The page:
“I think he's a really dangerous fighter,” says Mir. “I think he's got a good submission game that people don't give him enough credit for. I think kickboxing wise, on the feet he's one of the most dangerous guys in the division. He probably has the most dangerous knees in any weight class.”
Easily, the strangest aspect of Overeem’s two losses is that he was winning both bouts only seconds before losing them. Last February, Overeem was up two rounds to none on Antonio “Bigfoot” Silva and then was KOed in the opening moments of the final stanza. In August against Travis Browne, Overeem nearly finished “Hapa” with those aforementioned devastating knees, but Browne summoned some inhuman strength to get back to his feet and then ended the bout with an uppercut-like front kick.
“I think it's the heavyweights,” explains Mir. “[Overeem’s] a striker and he fights in that area a lot and it's live by the sword, die by the sword because he's standing up with guys who are high level fighters also, so he's getting caught. Travis Browne is a great well-rounded fighter and I don't think people expect someone who is 6'8" to kick as athletically as Travis can, so that catches a lot of people by surprise. With 'Bigfoot,’ he was dominating the fight until he got tired in the third round and 'Bigfoot' turned it on. It hasn't been like he's been getting blown out. He's actually been doing very well in his fights and then getting caught.”
A common thread among many of Overeem’s losses is a questionable gas tank. Generally speaking, hulking masses like “The Reem” are not known to be cardio machines, as it takes a lot of oxygen to make those big muscles work. Nevertheless, Overeem’s endurance was questionable when he fought at much lower weight divisions as well. It’s a hole in Overeem’s game that Mir is well-aware of and has motivated him to make sure he’s in the proper shape to take advantage of it.
“I think it has to do with what kind of athlete he is,” affirms Mir. “Obviously, Alistair has a lot of quick twitch fibers, he’s explosive, and a very strong guy. If you watch boxing, guys who are very powerful and hit hard, they usually don't have long-time endurance. In kickboxing, I think he's so high level he knew how to pick his spots and how to cruise. Sometimes it's harder to do in MMA. That's definitely inspired me to make sure I'm in good shape. Knowing it's an opponent's weakness, it makes you want to push harder, so I can try and capitalize on it.”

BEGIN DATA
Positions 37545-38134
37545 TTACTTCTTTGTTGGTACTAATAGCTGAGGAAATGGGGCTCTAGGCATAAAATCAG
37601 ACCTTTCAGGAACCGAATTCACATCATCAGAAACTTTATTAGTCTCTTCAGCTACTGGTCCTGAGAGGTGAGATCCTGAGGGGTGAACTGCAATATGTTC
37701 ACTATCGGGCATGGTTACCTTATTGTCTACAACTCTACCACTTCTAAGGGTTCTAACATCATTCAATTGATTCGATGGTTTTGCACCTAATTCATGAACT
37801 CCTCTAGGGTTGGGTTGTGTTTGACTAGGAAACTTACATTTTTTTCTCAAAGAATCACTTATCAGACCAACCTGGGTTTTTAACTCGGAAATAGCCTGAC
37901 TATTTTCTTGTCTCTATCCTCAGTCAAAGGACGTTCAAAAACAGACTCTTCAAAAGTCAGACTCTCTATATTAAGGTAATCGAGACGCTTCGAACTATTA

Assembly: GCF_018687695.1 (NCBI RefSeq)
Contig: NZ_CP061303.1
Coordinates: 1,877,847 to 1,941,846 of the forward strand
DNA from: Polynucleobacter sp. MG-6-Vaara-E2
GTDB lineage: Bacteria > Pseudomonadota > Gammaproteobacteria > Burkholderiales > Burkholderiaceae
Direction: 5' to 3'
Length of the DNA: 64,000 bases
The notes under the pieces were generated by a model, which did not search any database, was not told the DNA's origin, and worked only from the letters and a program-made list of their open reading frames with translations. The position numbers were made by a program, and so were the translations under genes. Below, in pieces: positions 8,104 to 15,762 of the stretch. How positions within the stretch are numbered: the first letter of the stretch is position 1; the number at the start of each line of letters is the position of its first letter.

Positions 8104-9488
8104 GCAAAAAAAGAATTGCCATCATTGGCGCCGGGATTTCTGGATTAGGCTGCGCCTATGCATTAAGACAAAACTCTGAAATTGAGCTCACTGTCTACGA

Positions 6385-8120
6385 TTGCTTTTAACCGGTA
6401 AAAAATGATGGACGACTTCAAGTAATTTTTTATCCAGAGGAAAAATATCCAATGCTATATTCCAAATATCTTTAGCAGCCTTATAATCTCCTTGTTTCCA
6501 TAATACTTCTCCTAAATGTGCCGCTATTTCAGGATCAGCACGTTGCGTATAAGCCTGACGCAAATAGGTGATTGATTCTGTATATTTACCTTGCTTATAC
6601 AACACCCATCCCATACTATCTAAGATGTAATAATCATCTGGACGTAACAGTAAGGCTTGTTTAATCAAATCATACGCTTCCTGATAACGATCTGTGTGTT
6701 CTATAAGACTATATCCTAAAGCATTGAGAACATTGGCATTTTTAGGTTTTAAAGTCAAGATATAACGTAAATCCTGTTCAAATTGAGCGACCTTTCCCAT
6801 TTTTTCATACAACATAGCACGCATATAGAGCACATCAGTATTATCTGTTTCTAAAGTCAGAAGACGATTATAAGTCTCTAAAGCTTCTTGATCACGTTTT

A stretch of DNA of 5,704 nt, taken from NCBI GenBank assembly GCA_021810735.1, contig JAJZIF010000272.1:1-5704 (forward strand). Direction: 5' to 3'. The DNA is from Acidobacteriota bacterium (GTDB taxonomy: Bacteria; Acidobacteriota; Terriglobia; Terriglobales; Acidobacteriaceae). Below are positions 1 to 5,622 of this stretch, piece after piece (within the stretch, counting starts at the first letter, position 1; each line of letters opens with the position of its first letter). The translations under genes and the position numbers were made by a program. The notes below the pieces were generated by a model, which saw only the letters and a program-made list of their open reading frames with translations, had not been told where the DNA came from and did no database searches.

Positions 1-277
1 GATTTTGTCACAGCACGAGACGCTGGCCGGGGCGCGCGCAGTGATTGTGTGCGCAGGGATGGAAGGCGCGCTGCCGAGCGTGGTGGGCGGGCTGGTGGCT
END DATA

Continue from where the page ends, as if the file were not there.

In preparation for Overeem, Mir has kept things local to the city he was born, bred, and still resides: Las Vegas, Nevada. The past couple camps Mir has traveled to Albuquerque, New Mexico to work with Team Jackson-Winkeljohn, but because of the fight being pushed back, plus the holidays, Mir stayed close to home and worked with his usuals, like longtime boxing coach Jimmy Gifford.
Another reason for Mir to stay in “Sin City” is that it’s wrestling season, and his coach just so happens to be the rising star wrestling coach of Bishop Gorman High School: Ricky Lundell. If Mir wanted to get in a lot of quality time on the mats with the Pedro Sauer BJJ black belt then he has to learn to share Lundell with the blue and orange Gaels.
“I'm going to try and push the issue,” states Mir. “I'm going to come forward and try and get a takedown. I think backing up and running away from Alistair will make it hard for me to grapple with him and put him on the ground. I think when I do, I think submitting Alistair as soon as possible would be the safest way for me to make sure he doesn't knee me anymore.”
This Saturday in “The Garden State”, fighting philosophies will collide as the stand-up takes on the ground as Overeem meets Mir. “I think whether it's a knockout or a submission, those are the only two ways this fight is going to end,” declares Mir, who will look to chalk up another W for his illustrious career and for the grapplers of the world.